Adrian Piper: A Synthesis of Intuitions, 1965-2016 at MOMA, NY spring/summer 2018
2000 – Present
To paraphrase Ram Dass, you don’t want to be American or South African or gay or straight or black or white; or whatever.
What you want is to be free.
Adrian Piper has been a conceptual artist and a philosopher all of her working life.
She began with figurative art, moved to Conceptual Art in its first hour; and then to a highly politicized minimalism and minimal sculpture.
With PhD in hand in philosophy from Harvard, she taught at college level for 30 years. She still teaches philosophy and she still creates art.
Some of the artist’s messages are describing the state of our social relations and individual psychological positions.
Others are about transcending our differences. The artist proposes that we can do this if we understand that we all have each other in us. We are, all of us, amalgams one of the other.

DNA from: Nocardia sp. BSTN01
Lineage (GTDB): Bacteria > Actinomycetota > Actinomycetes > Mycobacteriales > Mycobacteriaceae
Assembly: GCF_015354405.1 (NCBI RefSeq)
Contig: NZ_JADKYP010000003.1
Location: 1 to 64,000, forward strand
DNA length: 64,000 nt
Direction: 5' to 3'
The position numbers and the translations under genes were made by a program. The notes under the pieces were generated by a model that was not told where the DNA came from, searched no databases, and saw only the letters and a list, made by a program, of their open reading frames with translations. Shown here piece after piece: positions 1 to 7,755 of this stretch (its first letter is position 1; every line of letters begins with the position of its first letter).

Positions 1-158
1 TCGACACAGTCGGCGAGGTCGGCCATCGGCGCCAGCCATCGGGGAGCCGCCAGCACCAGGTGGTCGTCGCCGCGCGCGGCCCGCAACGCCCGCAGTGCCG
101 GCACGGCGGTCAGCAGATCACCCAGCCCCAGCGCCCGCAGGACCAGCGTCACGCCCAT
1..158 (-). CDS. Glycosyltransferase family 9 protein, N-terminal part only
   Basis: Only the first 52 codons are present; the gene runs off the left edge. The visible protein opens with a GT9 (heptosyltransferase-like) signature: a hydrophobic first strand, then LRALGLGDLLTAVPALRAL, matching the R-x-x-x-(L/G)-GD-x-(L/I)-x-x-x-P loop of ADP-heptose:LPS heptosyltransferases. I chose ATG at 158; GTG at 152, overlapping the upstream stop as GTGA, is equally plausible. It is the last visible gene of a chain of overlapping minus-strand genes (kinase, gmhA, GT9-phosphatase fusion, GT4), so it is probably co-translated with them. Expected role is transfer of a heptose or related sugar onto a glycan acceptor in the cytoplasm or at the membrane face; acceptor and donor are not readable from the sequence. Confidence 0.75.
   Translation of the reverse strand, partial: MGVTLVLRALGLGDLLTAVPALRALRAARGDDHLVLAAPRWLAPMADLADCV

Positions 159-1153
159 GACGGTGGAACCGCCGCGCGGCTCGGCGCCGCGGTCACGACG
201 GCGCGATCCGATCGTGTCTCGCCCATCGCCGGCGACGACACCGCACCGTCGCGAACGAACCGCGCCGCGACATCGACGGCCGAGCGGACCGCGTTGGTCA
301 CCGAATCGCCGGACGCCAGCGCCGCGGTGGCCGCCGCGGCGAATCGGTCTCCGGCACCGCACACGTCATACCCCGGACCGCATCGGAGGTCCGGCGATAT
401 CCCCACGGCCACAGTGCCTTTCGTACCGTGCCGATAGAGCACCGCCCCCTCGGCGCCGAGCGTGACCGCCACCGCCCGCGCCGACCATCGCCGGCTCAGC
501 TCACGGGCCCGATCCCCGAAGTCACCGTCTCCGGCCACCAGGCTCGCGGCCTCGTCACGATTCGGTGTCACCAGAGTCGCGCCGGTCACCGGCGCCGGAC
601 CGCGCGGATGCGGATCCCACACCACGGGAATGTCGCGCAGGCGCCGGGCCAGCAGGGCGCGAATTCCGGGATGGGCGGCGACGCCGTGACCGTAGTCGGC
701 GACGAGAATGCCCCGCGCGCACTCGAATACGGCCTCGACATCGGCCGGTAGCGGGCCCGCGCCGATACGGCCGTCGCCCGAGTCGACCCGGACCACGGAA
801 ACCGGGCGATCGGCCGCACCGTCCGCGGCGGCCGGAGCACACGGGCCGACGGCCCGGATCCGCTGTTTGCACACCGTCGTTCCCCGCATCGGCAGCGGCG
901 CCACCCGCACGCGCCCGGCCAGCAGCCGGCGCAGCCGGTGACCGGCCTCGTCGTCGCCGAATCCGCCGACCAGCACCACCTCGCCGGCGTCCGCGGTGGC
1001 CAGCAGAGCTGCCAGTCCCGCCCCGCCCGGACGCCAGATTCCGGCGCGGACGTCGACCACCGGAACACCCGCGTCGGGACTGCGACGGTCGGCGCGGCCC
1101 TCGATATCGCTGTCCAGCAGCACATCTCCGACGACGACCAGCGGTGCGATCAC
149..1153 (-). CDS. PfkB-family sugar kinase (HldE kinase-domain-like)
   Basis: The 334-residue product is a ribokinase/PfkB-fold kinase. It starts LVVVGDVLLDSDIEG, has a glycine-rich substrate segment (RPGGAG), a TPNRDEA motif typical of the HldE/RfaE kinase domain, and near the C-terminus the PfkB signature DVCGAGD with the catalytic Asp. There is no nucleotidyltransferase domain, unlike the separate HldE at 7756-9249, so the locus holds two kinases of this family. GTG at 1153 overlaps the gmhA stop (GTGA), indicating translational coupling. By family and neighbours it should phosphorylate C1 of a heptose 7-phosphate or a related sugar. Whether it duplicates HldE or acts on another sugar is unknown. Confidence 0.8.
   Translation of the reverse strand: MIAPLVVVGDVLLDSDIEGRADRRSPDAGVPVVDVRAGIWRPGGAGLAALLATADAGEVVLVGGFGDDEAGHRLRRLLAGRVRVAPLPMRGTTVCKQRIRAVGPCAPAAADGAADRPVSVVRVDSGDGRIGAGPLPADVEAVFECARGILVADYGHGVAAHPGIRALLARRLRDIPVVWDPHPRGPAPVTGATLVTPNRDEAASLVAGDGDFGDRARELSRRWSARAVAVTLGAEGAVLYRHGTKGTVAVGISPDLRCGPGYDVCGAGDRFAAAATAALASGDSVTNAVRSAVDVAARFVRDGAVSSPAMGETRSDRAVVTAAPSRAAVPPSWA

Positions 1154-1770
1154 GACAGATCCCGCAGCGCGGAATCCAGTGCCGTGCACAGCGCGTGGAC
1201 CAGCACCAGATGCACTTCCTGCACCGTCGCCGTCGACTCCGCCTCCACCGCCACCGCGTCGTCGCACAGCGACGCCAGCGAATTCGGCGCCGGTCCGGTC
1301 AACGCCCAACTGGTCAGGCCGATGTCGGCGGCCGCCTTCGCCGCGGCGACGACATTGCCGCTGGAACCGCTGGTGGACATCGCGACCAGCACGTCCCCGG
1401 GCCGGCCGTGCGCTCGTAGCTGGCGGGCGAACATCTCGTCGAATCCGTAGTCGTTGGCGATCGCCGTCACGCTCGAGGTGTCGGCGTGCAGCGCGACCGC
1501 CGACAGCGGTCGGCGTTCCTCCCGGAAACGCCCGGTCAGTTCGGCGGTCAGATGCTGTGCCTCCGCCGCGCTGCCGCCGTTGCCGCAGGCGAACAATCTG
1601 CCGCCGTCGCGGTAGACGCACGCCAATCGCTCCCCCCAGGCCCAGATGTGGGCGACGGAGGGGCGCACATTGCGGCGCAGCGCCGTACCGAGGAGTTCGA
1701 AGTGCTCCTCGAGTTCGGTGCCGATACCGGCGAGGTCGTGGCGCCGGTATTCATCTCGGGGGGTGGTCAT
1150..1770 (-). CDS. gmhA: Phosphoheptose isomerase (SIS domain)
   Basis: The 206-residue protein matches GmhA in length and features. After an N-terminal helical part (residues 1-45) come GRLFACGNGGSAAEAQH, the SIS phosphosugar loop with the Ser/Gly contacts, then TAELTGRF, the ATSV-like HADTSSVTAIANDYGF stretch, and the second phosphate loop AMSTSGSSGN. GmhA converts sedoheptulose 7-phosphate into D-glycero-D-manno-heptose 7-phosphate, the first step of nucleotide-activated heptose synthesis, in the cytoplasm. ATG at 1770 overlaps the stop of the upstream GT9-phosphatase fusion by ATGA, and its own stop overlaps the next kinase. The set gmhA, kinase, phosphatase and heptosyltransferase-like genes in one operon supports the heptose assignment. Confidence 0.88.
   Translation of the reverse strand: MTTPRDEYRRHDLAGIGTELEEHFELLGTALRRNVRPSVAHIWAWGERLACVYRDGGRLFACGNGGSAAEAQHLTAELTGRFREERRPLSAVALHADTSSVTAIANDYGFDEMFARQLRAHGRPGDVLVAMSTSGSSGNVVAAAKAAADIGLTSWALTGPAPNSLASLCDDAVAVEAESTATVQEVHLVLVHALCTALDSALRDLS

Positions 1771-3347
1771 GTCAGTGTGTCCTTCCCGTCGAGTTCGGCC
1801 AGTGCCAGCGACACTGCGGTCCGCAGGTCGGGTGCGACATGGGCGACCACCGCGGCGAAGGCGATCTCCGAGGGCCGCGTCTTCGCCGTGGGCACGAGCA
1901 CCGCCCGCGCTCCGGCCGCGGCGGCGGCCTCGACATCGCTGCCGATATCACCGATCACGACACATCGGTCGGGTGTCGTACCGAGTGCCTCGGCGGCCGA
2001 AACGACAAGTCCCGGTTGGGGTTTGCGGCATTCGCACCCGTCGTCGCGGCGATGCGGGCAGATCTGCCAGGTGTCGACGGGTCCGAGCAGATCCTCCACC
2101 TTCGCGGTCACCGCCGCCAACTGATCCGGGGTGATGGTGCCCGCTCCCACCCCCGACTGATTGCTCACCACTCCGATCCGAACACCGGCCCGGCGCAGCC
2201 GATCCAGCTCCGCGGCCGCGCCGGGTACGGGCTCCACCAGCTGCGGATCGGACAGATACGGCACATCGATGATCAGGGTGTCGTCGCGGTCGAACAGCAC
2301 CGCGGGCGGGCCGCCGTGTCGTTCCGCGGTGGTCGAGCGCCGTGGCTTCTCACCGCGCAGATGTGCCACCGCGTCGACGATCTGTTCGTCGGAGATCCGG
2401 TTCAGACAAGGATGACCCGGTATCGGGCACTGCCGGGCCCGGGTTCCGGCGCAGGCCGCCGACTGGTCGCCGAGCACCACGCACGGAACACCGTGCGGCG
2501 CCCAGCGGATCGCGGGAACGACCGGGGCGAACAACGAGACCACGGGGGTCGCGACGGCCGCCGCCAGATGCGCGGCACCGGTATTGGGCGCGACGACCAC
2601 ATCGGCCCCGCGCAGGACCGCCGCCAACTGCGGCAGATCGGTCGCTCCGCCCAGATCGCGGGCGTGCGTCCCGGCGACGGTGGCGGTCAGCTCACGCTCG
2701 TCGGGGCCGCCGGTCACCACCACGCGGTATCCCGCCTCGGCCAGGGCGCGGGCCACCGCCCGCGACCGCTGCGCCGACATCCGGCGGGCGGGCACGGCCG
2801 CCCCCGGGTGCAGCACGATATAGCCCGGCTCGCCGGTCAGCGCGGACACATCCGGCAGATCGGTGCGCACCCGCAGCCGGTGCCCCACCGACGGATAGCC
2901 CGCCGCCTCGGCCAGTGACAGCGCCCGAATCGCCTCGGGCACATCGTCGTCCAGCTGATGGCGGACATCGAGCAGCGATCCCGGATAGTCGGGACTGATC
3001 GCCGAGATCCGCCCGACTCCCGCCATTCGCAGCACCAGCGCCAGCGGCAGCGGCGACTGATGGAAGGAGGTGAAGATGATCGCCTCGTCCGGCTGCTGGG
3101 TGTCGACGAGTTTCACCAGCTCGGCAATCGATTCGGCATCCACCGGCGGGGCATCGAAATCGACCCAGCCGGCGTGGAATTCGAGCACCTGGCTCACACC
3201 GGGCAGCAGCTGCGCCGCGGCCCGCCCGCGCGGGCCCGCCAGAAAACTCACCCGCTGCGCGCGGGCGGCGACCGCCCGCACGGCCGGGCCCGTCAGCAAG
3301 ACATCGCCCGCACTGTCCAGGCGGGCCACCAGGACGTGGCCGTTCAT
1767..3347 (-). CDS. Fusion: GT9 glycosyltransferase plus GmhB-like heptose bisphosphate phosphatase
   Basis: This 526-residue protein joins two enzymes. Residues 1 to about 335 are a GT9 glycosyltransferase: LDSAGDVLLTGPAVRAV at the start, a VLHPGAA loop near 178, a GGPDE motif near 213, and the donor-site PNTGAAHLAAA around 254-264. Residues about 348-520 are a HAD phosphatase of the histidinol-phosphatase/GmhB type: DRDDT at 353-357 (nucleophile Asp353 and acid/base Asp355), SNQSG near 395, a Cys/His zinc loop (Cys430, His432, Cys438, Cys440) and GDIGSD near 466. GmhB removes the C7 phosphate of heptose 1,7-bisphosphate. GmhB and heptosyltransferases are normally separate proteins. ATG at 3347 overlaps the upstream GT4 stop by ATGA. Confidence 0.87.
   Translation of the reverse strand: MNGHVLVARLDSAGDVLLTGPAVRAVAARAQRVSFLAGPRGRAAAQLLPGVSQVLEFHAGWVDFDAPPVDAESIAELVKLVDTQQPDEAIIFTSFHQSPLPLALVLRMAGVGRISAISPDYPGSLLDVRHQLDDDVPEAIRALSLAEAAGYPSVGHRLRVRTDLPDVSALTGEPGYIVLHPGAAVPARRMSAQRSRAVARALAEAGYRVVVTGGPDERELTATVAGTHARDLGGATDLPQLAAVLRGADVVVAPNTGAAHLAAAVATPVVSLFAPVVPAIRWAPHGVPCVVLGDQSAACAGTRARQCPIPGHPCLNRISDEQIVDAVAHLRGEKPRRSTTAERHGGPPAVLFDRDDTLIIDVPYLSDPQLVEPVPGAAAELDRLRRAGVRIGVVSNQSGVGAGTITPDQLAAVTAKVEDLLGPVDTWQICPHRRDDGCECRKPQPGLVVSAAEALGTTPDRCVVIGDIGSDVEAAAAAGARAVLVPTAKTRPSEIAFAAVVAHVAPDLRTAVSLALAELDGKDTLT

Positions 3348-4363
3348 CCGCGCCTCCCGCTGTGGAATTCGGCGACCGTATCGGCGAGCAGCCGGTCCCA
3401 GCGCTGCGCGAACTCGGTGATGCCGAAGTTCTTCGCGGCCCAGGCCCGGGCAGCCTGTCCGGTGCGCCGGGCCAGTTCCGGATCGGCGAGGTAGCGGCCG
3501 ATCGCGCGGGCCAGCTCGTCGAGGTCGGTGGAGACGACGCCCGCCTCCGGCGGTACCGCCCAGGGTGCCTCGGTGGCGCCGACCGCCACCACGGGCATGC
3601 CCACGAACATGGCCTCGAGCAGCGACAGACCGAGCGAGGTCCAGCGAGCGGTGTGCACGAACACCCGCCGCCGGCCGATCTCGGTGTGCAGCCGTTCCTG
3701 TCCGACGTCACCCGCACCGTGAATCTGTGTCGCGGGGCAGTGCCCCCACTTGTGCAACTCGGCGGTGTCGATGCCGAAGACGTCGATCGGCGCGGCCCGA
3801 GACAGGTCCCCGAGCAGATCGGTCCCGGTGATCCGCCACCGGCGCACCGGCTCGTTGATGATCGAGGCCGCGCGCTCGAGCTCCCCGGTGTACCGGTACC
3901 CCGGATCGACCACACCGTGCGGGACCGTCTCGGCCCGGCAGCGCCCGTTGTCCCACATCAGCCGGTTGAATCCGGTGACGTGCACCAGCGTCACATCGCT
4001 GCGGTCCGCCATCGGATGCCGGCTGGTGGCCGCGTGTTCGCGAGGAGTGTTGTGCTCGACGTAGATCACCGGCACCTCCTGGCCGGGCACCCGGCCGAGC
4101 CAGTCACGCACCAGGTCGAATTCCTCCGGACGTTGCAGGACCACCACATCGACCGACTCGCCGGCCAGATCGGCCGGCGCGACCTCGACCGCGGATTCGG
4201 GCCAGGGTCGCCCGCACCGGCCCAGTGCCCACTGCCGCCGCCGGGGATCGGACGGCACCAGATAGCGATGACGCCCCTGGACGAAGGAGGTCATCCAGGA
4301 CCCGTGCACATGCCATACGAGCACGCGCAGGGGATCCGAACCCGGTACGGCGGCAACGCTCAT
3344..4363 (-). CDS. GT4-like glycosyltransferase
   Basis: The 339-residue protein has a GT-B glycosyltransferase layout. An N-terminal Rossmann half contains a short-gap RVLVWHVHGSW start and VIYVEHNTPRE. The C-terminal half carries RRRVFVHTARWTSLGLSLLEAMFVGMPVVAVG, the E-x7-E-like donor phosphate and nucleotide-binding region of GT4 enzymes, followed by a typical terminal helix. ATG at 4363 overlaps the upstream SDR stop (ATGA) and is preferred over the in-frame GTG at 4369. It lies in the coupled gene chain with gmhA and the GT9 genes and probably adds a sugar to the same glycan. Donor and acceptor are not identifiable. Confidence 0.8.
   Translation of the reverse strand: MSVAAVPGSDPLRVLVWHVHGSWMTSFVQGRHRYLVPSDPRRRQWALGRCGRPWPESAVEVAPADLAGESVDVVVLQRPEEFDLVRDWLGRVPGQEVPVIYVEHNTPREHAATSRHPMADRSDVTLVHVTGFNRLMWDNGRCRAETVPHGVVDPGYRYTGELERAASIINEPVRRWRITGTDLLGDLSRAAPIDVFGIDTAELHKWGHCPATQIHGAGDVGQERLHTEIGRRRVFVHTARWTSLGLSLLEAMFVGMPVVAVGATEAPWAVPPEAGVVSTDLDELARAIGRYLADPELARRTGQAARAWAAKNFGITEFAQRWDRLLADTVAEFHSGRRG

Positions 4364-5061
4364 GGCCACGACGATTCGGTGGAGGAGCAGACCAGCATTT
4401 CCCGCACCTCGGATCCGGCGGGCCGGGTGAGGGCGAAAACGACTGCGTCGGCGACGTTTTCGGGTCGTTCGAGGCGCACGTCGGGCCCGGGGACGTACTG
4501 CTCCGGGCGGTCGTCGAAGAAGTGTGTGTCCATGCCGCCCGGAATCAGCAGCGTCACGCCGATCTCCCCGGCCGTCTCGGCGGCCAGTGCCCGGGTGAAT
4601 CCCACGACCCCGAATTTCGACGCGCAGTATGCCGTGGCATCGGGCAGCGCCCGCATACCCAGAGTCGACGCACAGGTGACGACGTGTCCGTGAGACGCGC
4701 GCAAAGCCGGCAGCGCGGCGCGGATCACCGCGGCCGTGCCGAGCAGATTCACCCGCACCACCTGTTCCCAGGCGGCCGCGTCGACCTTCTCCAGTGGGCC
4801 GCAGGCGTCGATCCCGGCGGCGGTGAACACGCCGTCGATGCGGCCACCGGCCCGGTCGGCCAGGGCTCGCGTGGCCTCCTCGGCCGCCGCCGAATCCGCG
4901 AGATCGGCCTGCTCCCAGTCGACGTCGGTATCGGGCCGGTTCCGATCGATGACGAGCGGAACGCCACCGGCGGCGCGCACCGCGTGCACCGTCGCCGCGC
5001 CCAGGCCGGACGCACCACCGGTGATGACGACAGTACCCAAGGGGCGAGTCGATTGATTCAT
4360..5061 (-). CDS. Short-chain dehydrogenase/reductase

The ideas enlivening Adrian Piper’s artistic work are: how do we perceive the world? Ourselves? How should we live? How can we become free?
The most important questions of any life.
This post addresses some of her artistic work after 2000; and her dancing.
Brief Chronology of the artist’s life
Ashes to Ashes, 1995. Collection Adrian Piper Research Archive Foundation Berlin.
The photos above are of the artist’s parents and her natal family. They were accompanied by text: her parents had a marriage of passion, the artist says, which survived until the consequence of smoking – hers and his – took their lives.
1964: The artist started a practice of yoga. A major life-long support for her life with an expanded study of Vedic philosophy.
1971: The artist shut herself away to study Immanuel Kant’s The Critique of Pure Reason (1781-87). A major support for her life.
1981: the artist received her PhD from Harvard University
The artist has taught philosophy for 30 years at university level. Her specializations have been Kant and meta-ethics.